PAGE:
From the landmark science series Cosmos, Carl Sagan narrates the evolution of humans from the first cells billions of years ago.
There’s a new (extinct) hominin on the block (in a cave system in Africa): Homo naledi.
Basically, Homo naledi had humanlike hands, legs, and feet, but tiny little australopithecine skulls, i.e., brains.
And, there are a lot of them, fossil-wise: “Representing at least 15 individuals with most skeletal elements repeated multiple times, this is the largest assemblage of a single species of hominins yet discovered in Africa.”
But we don’t yet know exactly how long ago they lived: maybe two million years ago, when the Homo genus emerged, or as late as a hundred thousand years ago, when it contracted to, well, us. In an accompanying article, Chris Stringer gets a little testy about it.
Frustratingly, the rich and informative H. naledi material remains undated. Given that this hominin material could conceivably even date within the last 100,000 years, I am puzzled by the apparent lack of attempts to estimate its age. This could have been achieved directly via radiocarbon dating (even if only to test whether the material lies beyond the effective range of that method) or indirectly based on ancient DNA samples. For example, after ancient DNA was successfully recovered from the Sima de los Huesos fossils, it was used to date them to about 400,000 years old (Meyer et al., 2014). Moreover, tests on even small fragments of bone and tooth enamel could have narrowed down the possible age range and at least ruled out either a very ancient or very young age (Grün, 2006).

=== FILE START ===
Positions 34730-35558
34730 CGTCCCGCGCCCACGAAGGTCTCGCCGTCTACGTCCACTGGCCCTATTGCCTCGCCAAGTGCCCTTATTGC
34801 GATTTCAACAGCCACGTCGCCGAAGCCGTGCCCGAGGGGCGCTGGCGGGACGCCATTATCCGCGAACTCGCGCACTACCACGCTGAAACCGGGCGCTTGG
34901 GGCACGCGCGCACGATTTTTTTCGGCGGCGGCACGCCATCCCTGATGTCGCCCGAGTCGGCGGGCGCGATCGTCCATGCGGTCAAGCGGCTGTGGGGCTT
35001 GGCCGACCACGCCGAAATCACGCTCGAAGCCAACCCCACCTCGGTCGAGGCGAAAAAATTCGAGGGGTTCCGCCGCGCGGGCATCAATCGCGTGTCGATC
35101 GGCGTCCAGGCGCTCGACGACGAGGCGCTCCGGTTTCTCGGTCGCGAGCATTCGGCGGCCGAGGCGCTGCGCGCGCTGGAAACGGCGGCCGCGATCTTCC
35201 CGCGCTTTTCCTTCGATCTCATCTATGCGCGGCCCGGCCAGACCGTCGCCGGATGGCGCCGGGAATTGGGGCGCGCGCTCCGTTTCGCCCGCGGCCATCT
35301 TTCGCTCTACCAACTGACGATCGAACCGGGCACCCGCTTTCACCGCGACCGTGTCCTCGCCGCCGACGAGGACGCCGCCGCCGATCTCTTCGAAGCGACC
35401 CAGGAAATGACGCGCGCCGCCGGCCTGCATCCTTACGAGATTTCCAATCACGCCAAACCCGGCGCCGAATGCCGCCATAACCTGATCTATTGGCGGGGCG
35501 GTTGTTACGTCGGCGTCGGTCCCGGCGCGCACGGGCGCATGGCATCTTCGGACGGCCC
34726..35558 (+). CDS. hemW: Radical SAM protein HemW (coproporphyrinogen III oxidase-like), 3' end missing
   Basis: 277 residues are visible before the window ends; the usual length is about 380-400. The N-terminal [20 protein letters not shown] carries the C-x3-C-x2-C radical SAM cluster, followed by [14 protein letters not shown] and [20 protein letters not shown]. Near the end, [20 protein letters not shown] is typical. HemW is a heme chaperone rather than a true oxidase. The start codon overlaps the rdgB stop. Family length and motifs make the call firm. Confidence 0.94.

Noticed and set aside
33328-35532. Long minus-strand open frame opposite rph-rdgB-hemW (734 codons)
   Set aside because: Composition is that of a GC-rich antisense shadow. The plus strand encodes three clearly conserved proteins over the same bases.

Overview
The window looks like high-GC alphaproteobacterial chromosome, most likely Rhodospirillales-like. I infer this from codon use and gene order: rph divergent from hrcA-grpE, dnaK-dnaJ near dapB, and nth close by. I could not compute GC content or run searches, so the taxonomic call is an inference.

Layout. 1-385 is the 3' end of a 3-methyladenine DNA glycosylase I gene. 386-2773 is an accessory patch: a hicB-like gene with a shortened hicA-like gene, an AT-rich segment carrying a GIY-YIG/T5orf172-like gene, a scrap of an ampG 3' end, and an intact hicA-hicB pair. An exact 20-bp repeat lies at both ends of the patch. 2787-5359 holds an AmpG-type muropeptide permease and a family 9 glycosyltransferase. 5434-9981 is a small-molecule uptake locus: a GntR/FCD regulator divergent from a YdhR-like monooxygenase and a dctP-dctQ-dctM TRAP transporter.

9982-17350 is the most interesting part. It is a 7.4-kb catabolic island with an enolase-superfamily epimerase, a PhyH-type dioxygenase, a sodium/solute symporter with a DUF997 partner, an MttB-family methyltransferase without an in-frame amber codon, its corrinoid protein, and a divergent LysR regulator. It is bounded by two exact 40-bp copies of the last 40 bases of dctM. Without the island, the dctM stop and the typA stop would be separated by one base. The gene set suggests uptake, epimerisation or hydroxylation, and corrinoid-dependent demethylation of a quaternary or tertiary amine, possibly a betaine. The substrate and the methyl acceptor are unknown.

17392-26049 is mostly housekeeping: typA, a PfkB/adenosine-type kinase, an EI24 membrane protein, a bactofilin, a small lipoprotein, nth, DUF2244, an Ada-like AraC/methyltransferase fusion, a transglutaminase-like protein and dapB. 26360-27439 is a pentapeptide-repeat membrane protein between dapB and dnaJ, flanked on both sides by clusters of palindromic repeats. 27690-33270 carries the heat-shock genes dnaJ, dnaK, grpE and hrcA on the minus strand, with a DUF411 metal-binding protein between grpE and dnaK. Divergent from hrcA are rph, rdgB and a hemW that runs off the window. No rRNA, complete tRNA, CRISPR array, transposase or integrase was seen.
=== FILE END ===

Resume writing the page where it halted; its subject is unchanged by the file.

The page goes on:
As Dan Cohen points out, this discovery is also unusual in that it didn’t make its splash at Science or Nature, but eLife, a free, open-access journal. Study leader Lee Berger tells Buzzfeed the article was rejected by Nature because the authors couldn’t meet the mag’s demands to squeeze the whole thing into 2500 words. Well, whatever the reason for going open-access, we of the science-following-but-not-institutional-password-having-audience approve.
Update: Ed Yong has a terrific account of the discovery, with a ripping narrative about the caving team’s expedition and an intelligent analysis of the new species and its implications. Well worth reading.
Up until very recently, humans were thought to be the only animals who made and used stone tools, an era in human development that began roughly 3.3 million years ago. But according to this piece at the BBC, some chimpanzees and monkeys in various places around the globe have been using primitive stone tools for hundreds or even thousands of years.